Stocks jumped higher again today after the Bureau of Economic Analysis (BEA) revealed a stinker of a Q2 GDP report. Last quarter, US GDP contracted 0.9%, badly missing the consensus estimate of +0.5%.
Depending on who you ask, the US economy is officially in recession. Fed Chairman Jerome Powell said yesterday, for example, that it wasn’t in his post-rate hike press conference.
“Think about what a recession is. It’s a broad-based decline across many industries that’s sustained more than a couple of months. This doesn’t seem like that now,” he explained.
“The real reason is the labor market has been such a strong signal of economic strength that it makes you question the GDP data.”
Well, there’s no questioning it now. The US has logged two consecutive quarters of GDP contraction.
Still, there are plenty of folks who insist that a recession has yet to arrive, including every member of the Biden administration.
Brian Deese, the current White House economic advisor, went on CNBC this morning and explained that the US is simply in an “economy transition,” not a recession.
In 2008, Deese defined a recession as “two consecutive quarters of negative growth.”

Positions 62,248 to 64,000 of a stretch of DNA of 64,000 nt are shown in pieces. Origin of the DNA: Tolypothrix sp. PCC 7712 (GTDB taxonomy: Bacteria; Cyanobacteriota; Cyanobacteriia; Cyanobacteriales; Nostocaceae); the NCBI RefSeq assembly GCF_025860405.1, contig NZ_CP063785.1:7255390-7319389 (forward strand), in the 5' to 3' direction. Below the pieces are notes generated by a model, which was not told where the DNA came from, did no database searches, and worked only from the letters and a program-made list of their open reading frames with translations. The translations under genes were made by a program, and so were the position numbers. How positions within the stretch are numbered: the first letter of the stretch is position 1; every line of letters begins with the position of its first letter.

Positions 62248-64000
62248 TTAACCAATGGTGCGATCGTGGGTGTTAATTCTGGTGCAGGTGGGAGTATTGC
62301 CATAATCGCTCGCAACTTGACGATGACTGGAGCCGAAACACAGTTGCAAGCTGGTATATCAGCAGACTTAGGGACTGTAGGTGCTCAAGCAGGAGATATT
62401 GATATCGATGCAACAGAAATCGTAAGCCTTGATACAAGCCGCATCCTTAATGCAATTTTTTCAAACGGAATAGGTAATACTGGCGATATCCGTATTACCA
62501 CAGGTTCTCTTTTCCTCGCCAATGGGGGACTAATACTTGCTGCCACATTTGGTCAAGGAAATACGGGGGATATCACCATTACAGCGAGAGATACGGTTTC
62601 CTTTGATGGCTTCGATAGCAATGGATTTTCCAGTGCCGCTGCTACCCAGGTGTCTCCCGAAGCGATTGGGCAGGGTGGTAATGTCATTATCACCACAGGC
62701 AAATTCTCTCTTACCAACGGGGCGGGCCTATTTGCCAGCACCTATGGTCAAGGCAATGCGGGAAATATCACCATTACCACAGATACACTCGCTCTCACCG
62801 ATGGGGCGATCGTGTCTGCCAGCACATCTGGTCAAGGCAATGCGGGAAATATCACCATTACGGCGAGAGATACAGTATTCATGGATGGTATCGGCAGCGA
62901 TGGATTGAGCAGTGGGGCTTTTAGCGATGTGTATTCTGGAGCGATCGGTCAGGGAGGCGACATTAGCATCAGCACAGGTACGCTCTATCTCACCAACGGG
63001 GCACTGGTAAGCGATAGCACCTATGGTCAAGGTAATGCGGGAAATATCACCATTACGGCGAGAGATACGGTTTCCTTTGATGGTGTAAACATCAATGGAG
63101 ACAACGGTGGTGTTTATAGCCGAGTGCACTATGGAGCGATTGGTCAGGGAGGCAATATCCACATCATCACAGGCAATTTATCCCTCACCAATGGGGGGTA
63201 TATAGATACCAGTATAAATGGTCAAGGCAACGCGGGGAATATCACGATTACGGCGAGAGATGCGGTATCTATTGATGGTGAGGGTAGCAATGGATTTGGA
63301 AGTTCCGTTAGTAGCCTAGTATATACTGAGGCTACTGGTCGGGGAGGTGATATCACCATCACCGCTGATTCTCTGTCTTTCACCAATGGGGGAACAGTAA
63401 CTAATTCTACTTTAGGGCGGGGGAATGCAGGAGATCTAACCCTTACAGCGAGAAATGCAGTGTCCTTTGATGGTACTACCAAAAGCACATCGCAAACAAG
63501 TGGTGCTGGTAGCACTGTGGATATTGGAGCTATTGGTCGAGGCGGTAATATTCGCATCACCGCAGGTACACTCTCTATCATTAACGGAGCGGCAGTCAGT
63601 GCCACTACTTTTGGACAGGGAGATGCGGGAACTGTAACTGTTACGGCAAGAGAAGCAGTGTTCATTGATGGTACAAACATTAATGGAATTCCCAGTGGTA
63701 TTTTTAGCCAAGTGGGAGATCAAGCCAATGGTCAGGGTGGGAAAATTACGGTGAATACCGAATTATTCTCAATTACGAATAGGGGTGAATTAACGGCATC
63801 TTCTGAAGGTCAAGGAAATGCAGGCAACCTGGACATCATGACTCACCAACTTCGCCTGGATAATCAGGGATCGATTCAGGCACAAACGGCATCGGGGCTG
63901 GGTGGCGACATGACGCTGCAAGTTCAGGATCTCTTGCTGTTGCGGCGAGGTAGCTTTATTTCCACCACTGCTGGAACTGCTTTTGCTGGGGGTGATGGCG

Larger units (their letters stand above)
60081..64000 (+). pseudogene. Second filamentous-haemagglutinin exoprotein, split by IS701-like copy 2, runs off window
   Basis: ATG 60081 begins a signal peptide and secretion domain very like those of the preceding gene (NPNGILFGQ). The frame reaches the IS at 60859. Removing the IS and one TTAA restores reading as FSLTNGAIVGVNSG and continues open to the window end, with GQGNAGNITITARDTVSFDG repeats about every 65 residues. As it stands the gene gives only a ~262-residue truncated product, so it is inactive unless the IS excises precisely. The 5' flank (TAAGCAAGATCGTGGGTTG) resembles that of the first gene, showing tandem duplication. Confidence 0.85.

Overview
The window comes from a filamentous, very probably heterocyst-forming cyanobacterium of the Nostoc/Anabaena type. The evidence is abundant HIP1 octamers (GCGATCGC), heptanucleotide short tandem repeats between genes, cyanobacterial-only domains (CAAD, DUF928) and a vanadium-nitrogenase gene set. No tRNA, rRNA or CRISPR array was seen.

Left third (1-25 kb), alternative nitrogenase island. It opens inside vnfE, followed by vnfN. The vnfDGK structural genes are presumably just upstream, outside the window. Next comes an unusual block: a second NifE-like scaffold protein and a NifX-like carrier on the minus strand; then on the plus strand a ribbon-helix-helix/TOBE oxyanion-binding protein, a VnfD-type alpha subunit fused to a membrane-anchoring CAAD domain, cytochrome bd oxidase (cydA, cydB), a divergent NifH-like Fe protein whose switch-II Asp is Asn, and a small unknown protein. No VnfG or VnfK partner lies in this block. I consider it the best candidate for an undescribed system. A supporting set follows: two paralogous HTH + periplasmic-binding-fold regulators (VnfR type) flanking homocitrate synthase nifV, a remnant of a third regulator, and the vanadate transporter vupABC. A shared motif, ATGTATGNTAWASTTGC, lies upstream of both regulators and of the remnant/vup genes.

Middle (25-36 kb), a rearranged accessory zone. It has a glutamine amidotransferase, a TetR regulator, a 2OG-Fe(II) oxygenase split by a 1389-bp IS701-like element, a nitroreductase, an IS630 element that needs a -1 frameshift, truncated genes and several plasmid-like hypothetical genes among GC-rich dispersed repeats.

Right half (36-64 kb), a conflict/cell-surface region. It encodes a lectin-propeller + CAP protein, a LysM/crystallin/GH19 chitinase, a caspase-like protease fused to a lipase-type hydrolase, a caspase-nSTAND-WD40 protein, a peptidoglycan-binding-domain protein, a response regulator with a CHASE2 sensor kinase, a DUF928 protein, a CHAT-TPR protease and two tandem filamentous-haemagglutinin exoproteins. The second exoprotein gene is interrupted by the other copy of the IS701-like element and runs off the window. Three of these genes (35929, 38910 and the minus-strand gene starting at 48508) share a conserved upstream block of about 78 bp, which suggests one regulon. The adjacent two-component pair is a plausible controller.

Did he have a change of heart over the last 14 years? Or did Deese’s new position as White House economic advisor have something to do with it?
Regardless, the market couldn’t have been bothered as stocks roared again after opening lower this morning. Investors clearly expect the Fed to halt its rate hikes in response to the recession, potentially as soon as its next meeting in September.
But how bad will the recession be? E-Trade’s head of investment strategy, Mike Loewengart, believes bulls should have a relatively painless downturn to look forward to.
“Today’s reading only adds fuel to the fire that we are in or entering a recession,” Loewengart said.
“While it is certainly on the negative side of the estimates, keep in mind that a 1% decrease is relatively small and supports the idea that any recessionary environment will be mild.”
Loewengart tempered his statement, however, warning investors that the bear market is by no means over.
“The Fed has been clear that controlling inflation is its top priority so it’s unlikely it will change course due to another negative quarter, although today’s report may seem contradictory to Powell’s recession comments yesterday,” he said.
“The market has been rallying in July so don’t be surprised to see the realities of the challenges that lie ahead set in for investors.”
And while the severity of the recession is up for debate, the presence of a bear market is not. Stocks are still down significantly on the year and there’s little to be excited about outside of a rate hike capitulation.
During bear markets, “dip buyers” become “peak sellers,” meaning that the current rally may not last very long. Keep in mind that the S&P is still trading below the highs of early June. If stocks retrace, a lower high will be set, likely preceding a longer-term bear market continuation.
It’s going to be a long 8 weeks until the September FOMC meeting arrives. That gives traders plenty of time to worry about whether the bear market has ended, all while tepid corporate earnings continue to roll in, potentially creating additional sell triggers.